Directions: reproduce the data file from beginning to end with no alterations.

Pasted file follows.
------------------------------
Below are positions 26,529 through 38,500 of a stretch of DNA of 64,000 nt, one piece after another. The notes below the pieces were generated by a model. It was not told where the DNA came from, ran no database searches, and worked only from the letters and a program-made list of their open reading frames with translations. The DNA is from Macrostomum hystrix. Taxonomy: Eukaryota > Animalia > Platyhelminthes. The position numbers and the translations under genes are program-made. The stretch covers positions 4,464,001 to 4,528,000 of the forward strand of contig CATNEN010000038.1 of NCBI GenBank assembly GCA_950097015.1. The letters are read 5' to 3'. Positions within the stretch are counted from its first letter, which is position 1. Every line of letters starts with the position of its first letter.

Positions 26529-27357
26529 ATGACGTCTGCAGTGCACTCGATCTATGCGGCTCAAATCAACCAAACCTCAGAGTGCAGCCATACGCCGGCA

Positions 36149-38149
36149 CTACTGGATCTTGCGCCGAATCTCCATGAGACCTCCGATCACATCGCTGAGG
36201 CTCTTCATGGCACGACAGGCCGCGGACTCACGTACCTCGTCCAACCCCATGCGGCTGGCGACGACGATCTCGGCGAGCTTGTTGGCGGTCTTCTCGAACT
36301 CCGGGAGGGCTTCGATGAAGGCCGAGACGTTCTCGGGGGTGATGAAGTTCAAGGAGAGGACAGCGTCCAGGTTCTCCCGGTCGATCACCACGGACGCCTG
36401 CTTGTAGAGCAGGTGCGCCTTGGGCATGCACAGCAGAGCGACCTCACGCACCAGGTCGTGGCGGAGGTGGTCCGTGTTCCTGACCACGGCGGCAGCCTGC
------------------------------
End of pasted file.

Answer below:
Below are positions 26,529 through 38,500 of a stretch of DNA of 64,000 nt, one piece after another. The notes below the pieces were generated by a model. It was not told where the DNA came from, ran no database searches, and worked only from the letters and a program-made list of their open reading frames with translations. The DNA is from Macrostomum hystrix. Taxonomy: Eukaryota > Animalia > Platyhelminthes. The position numbers and the translations under genes are program-made. The stretch covers positions 4,464,001 to 4,528,000 of the forward strand of contig CATNEN010000038.1 of NCBI GenBank assembly GCA_950097015.1. The letters are read 5' to 3'. Positions within the stretch are counted from its first letter, which is position 1. Every line of letters starts with the position of its first letter.

Positions 26529-27357
26529 ATGACGTCTGCAGTGCACTCGATCTATGCGGCTCAAATCAACCAAACCTCAGAGTGCAGCCATACGCCGGCA

Positions 36149-38149
36149 CTACTGGATCTTGCGCCGAATCTCCATGAGACCTCCGATCACATCGCTGAGG
36201 CTCTTCATGGCACGACAGGCCGCGGACTCACGTACCTCGTCCAACCCCATGCGGCTGGCGACGACGATCTCGGCGAGCTTGTTGGCGGTCTTCTCGAACT
36301 CCGGGAGGGCTTCGATGAAGGCCGAGACGTTCTCGGGGGTGATGAAGTTCAAGGAGAGGACAGCGTCCAGGTTCTCCCGGTCGATCACCACGGACGCCTG
36401 CTTGTAGAGCAGGTGCGCCTTGGGCATGCACAGCAGAGCGACCTCACGCACCAGGTCGTGGCGGAGGTGGTCCGTGTTCCTGACCACGGCGGCAGCCTGC